TVLINE | When people have a terrible injury or illness and then recover, sometimes they have a moment where they’re like, “Things are going to be different! My life is going to be great now!”

TVLINE | And we see him tell Rhaenys, “Let’s not declare for anyone. Let’s go away and live out our lives,” and she has to be like, “Um, that’s not how life is here.” Do you think this sense that he has, that things have changed fundamentally, will stick for him?
No, I don’t think it does. I think, at the very moment he says it, he believes it. He believes I made these moves, they didn’t work out. Now look: Both of our kids [are dead], let’s just — we’re fine. He believes that, but fundamentally I don’t think that’s who he is. It’s probably a question better asked to Eve Best, but I don’t think [Rhaenys] believes it of him, either. I have to confess to you, I haven’t seen much of this series. I haven’t seen that episode yet. I’m going to binge them later on. But there’s a moment when she says something like, “No, no, wait. No. We can’t just… we’re too far in this. We have to follow this through and be part of this.” There’s a slight moment in him that thinks, “Ah, OK! Cool!” [Laughs] When he wakes up, he’s saying what he thinks she wants to hear, as opposed to how he really feels. And she surprises him.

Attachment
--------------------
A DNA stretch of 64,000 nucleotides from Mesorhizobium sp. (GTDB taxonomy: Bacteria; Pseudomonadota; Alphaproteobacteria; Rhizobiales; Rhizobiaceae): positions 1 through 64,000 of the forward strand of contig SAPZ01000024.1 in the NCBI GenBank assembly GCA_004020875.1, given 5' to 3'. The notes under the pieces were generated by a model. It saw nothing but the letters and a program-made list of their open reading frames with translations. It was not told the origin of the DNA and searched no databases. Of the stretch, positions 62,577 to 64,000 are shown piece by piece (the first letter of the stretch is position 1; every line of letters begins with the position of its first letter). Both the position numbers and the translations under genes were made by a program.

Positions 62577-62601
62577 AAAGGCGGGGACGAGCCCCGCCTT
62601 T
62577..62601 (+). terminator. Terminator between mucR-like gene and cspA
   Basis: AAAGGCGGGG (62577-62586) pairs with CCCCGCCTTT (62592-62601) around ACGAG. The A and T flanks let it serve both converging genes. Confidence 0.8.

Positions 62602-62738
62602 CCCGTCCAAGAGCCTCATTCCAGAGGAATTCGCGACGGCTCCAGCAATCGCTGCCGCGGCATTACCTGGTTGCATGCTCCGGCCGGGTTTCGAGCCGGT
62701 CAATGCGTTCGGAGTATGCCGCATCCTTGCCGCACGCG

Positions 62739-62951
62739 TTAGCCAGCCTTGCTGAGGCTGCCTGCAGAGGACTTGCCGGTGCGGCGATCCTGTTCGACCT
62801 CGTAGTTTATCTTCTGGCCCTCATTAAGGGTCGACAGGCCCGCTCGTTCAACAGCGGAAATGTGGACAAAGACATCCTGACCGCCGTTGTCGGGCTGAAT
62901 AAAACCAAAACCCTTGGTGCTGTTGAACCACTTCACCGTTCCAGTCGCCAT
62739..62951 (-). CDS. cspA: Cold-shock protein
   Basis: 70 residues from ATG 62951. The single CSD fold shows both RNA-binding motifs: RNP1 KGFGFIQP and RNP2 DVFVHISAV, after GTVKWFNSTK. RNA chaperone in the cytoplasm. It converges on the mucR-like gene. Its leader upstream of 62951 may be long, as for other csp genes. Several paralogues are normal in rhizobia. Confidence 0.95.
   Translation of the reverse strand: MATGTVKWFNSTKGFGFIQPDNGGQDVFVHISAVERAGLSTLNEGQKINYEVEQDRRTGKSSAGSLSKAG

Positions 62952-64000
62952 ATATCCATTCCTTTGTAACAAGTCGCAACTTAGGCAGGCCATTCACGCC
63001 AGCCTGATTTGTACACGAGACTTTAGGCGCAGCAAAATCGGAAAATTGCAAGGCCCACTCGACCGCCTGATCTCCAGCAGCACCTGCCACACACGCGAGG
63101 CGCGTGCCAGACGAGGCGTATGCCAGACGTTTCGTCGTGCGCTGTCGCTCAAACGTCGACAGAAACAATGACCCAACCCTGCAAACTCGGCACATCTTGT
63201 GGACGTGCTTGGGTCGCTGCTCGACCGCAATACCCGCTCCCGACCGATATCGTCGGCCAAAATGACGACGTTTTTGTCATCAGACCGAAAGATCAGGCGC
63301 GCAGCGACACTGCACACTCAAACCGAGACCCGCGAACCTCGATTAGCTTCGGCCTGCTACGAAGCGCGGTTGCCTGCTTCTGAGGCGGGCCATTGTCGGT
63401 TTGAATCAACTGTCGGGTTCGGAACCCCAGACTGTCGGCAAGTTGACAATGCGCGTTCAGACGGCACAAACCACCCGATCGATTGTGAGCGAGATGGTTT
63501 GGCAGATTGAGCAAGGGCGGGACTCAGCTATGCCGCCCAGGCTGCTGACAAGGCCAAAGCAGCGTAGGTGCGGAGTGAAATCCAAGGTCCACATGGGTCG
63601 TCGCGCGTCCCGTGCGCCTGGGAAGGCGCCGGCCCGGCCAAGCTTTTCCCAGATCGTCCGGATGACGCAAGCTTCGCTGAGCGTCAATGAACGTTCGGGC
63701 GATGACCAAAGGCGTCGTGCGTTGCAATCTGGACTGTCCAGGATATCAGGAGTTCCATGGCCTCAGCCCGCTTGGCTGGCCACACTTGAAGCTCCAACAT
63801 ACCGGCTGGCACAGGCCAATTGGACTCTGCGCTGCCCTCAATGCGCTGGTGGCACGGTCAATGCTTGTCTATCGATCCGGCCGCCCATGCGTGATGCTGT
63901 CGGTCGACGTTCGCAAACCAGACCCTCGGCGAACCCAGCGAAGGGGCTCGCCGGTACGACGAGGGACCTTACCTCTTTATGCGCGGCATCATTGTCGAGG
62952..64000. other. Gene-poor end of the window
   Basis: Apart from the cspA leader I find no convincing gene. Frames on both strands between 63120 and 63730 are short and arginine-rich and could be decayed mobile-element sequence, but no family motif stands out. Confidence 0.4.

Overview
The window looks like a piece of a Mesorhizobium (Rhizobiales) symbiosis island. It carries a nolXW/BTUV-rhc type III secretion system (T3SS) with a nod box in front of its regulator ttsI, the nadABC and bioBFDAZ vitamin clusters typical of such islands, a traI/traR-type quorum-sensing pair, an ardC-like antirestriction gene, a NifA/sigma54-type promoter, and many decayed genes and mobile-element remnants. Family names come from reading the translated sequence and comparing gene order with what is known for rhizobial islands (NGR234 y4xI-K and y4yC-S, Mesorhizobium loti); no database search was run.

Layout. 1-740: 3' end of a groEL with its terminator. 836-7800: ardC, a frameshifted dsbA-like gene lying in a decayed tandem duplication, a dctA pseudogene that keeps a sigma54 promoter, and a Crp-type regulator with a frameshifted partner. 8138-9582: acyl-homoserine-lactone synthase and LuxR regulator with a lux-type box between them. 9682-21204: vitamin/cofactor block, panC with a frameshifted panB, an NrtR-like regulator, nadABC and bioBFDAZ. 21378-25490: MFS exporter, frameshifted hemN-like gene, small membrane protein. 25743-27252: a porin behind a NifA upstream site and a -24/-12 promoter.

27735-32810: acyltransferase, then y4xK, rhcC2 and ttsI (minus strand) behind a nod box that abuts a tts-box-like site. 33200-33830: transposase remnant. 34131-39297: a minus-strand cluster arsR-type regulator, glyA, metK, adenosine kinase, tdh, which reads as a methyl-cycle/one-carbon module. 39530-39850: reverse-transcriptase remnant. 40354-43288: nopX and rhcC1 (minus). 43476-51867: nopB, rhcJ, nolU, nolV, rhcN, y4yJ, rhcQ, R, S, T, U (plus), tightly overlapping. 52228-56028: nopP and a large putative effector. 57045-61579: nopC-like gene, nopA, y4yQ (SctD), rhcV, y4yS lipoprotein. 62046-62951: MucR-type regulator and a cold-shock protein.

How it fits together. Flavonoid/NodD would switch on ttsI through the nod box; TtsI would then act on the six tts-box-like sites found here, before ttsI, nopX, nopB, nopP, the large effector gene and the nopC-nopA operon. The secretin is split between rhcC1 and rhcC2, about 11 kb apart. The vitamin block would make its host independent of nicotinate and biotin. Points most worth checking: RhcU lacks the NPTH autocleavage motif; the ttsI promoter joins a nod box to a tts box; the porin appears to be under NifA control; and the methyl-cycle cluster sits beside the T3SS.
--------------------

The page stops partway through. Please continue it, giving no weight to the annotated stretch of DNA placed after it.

TVLINE | Obviously, we’re nowhere near Season 2, and a lot of conversations about what’s ahead are yet to happen. But Corlys was gone for quite some time, which meant that Rhaenys was on her own when some traumatic stuff went down. How do you think that might affect their relationship, moving forward?
Like most couples, when one of them has done wrong or been insensitive — I can only speak as a man, when you’ve been insensitive to your partner or something — but for a period of time you are super attentive. Do you know what I mean? I think that’s what’s going to happen to them.